Forum for Science, Industry and Business

Sponsored by:     3M 
Search our Site:

 

Early opaque universe linked to galaxy scarcity

15.08.2018

Team led by UC Riverside astronomer George Becker used the Subaru telescope to make the discovery

A team of astronomers led by George Becker at the University of California, Riverside, has made a surprising discovery: 12.5 billion years ago, the most opaque place in the universe contained relatively little matter.


Computer simulation of a region of the universe wherein a low-density "void" (dark blue region at top center) is surrounded by denser structures containing numerous galaxies (orange/white). The research done by Becker and his team suggests that early in cosmic history, these void regions would have been the murkiest places in the universe even though they contained the least amount of dark matter and gas.

Credit: TNG Collaboration

It has long been known that the universe is filled with a web-like network of dark matter and gas. This "cosmic web" accounts for most of the matter in the universe, whereas galaxies like our own Milky Way make up only a small fraction. Today, the gas between galaxies is almost totally transparent because it is kept ionized-- electrons detached from their atoms--by an energetic bath of ultraviolet radiation.

Over a decade ago, astronomers noticed that in the very distant past -- roughly 12.5 billion years ago, or about 1 billion years after the Big Bang -- the gas in deep space was not only highly opaque to ultraviolet light, but its transparency varied widely from place to place, obscuring much of the light emitted by distant galaxies.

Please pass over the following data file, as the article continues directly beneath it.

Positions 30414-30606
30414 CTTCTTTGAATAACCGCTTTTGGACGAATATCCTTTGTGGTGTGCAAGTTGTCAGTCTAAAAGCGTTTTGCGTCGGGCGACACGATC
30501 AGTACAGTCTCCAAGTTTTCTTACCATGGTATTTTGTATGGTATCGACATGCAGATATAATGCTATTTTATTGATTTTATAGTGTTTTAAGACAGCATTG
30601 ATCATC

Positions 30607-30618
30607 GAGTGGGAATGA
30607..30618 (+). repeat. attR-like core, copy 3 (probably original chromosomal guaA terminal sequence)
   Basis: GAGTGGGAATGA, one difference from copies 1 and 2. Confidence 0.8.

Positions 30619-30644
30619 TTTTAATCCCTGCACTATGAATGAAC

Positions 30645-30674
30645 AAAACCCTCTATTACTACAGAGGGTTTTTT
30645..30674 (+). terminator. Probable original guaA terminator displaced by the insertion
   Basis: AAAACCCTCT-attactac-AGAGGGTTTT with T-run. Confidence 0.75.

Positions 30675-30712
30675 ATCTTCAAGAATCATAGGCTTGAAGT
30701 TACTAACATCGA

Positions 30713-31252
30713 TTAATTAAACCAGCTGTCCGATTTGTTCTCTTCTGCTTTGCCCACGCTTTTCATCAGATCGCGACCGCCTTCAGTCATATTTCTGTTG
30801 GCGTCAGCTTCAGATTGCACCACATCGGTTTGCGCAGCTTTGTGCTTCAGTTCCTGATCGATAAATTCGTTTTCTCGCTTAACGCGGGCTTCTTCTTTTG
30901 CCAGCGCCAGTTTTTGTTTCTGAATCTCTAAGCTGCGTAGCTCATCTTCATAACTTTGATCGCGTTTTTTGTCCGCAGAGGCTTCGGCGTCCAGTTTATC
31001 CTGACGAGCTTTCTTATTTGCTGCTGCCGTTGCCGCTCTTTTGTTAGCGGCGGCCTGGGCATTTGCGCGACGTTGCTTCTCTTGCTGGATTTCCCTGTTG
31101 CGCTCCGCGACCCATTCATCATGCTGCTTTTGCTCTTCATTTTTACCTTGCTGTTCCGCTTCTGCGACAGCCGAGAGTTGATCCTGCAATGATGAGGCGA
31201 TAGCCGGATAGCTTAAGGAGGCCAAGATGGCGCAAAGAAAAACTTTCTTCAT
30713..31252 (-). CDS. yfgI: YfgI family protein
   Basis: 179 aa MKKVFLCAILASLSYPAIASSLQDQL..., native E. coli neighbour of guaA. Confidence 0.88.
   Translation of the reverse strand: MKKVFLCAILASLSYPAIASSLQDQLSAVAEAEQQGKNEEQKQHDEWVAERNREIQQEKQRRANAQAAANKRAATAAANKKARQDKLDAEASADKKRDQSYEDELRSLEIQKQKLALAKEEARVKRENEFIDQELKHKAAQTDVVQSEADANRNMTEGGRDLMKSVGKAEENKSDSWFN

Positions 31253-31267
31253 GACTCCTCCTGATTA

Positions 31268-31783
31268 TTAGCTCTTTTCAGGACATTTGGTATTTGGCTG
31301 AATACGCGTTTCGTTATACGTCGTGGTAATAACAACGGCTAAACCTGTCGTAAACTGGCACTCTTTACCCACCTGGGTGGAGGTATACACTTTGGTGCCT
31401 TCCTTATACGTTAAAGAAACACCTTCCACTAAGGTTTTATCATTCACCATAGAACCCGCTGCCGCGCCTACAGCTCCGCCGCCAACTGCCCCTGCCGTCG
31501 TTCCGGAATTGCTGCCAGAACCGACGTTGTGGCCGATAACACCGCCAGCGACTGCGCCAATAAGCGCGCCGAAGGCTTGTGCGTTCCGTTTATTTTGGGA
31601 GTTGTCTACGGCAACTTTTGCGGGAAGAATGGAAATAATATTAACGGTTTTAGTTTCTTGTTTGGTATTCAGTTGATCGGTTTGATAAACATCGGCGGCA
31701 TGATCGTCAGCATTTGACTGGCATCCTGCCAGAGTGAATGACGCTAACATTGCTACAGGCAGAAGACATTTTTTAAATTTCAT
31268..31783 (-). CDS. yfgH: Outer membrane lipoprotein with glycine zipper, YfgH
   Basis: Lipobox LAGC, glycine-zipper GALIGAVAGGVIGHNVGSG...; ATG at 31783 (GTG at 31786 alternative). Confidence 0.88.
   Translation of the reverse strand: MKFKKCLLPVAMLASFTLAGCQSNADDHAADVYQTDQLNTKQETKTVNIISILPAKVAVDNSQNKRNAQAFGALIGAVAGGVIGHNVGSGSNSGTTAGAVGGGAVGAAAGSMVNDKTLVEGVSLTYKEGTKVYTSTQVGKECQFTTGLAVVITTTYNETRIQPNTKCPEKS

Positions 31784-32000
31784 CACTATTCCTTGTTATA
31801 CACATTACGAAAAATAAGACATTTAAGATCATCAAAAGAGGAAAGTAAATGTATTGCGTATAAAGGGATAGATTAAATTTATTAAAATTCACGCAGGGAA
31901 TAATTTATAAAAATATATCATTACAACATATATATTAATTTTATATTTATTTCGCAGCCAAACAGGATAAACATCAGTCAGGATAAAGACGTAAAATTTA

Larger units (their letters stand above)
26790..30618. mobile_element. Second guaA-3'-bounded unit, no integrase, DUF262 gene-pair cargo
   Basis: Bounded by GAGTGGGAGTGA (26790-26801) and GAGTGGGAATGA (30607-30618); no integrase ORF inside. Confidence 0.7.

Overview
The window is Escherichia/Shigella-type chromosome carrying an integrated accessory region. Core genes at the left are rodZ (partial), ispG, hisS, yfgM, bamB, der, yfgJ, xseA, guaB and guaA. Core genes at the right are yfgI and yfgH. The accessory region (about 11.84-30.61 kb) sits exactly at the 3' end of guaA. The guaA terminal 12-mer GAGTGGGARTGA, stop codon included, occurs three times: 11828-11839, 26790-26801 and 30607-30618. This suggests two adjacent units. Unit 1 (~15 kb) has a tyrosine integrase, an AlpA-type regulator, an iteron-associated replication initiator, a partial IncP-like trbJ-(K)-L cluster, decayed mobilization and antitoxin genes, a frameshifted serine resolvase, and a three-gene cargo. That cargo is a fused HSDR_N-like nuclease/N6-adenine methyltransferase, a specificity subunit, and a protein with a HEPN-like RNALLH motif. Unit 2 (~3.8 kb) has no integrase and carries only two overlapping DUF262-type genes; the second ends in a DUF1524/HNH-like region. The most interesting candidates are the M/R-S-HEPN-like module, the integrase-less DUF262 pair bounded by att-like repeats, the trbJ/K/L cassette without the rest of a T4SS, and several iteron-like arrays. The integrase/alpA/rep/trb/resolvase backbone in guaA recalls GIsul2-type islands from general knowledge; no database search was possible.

Then a few years ago, a team led by Becker, then at the University of Cambridge, found that these differences in opacity were so large that either the amount of gas itself, or more likely the radiation in which it is immersed, must vary substantially from place to place.

"Today, we live in a fairly homogeneous universe," said Becker, an expert on the intergalactic medium, which includes dark matter and the gas that permeates the space between galaxies. "If you look in any direction you find, on average, roughly the same number of galaxies and similar properties for the gas between galaxies, the so-called intergalactic gas. At that early time, however, the gas in deep space looked very different from one region of the universe to another."

To find out what created these differences, the team of University of California astronomers from the Riverside, Santa Barbara, and Los Angeles campuses turned to one of the largest telescopes in the world: the Subaru telescope on the summit of Mauna Kea in Hawaii. Using its powerful camera, the team looked for galaxies in a vast region, roughly 300 million light years in size, where they knew the intergalactic gas was extremely opaque.